The best ways to prepare yourself before you try to find your biological father
Part 1, Part 2 - What happens when you find your biological father
Out of every 10 people, one isn’t fathered by the man they think is their father *
You know you’re that one person. You found out and now you’re looking for your biological father. Perhaps you discovered by accident that the person you thought was your biological father isn’t (or wasn’t). Or you may have been told the truth - recently or some time ago. Perhaps you even grew up feeling (or knowing) that you were somehow 'different' from your (half) siblings.
Chances are, you’ve been pulled between curiosity, the need to know and the fear of finding out. You’ll have tons of questions - anything from: “Have I inherited my nose from him, or the colour of my skin?” to “Does he also like this music, or that food?”
But, how come you don’t know who your biological father is?
Maybe your mother doesn't know (or says she doesn’t know) who he is
Perhaps your mother does know who your father is, but refuses to cooperate with your wish to get to know him
Maybe the identity of your father has been a mystery for as long as you can remember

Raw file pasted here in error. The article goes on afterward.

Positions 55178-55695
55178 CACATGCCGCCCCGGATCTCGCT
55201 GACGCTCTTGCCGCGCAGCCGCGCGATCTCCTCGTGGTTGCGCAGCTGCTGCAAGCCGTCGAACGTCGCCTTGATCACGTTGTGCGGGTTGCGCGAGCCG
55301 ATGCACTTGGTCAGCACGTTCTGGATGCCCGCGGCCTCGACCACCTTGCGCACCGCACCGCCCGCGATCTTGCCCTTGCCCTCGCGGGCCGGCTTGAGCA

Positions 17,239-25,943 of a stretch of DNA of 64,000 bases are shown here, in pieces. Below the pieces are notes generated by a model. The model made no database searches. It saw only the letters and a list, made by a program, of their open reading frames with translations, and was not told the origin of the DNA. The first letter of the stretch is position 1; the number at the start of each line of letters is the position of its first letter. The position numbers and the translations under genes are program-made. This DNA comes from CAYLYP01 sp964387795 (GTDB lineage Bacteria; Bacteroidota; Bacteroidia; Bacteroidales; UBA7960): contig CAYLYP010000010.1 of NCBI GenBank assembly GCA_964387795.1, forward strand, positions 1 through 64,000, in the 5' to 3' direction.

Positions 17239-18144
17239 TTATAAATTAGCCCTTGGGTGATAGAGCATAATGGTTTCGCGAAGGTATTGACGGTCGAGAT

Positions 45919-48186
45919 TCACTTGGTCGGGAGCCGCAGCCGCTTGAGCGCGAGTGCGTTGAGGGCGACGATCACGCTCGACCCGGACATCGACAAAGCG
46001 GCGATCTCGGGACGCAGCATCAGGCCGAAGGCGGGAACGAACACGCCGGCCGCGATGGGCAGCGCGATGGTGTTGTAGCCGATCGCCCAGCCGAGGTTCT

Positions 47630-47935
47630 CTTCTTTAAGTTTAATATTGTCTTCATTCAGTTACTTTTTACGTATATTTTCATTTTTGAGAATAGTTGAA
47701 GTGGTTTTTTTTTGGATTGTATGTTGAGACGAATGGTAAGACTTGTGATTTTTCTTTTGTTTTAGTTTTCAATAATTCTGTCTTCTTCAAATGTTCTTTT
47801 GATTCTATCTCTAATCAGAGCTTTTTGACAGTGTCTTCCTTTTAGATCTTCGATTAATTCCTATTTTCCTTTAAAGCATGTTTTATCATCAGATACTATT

Perhaps you’ve always known that you were adopted and you know who he is, but not where he is
Whatever the reason - it’s likely to come with a desperate longing to feel 'whole'. You want to find that ‘missing piece’ of yourself. You long to know who you really are. The ‘not knowing’ gnaws at you and consumes you. You’ve faced disappointments and frustration - and you’re too often confronted with what you’ve been missing. You may also have had to deal with betrayal, mistrust, lies and secrecy.
I also suspect that you’re feeling pretty ‘miffed’, disappointed and hurt that your father never seems to have bothered to try and find you or contact you.
Doesn’t he want you? Doesn’t he care? Is he embarrassed or even ashamed about your existence? Does he even know about you? So many questions, so few answers.
I want you to know that you're not alone with all those feelings. There are soooo many other people just like you. They too - for their own reasons - ask themselves: "Who is my father?" - and many do all they can to trace him.
Just in case you needed further encouragement! :-)
What difference does finding your biological father make?
You may have been fortunate enough to have grown up with a loving ‘dad’. You may not need another dad - you just need to know about him.
You may have grown up fatherless.
Or you might have had a stepdad who wasn’t all that loving - or wasn’t a father-figure at all.
Either way, not knowing who your real father is may have left its mark...
6 Consequences of feeling abandoned by your father
You may be...
feeling betrayed by your mother (and other family members) who may have kept the secret or lied
feeling like you don't belong or 'fit in' anywhere
feeling alone and lonely, even when you’re in company
struggling to make and maintain strong (intimate) relationships
finding it difficult to trust, particularly in an intimate relationship
seeking validation by ‘pleasing’ men in intimate relationships and/or authority, and accepting or not seeing the damage those relationships cause you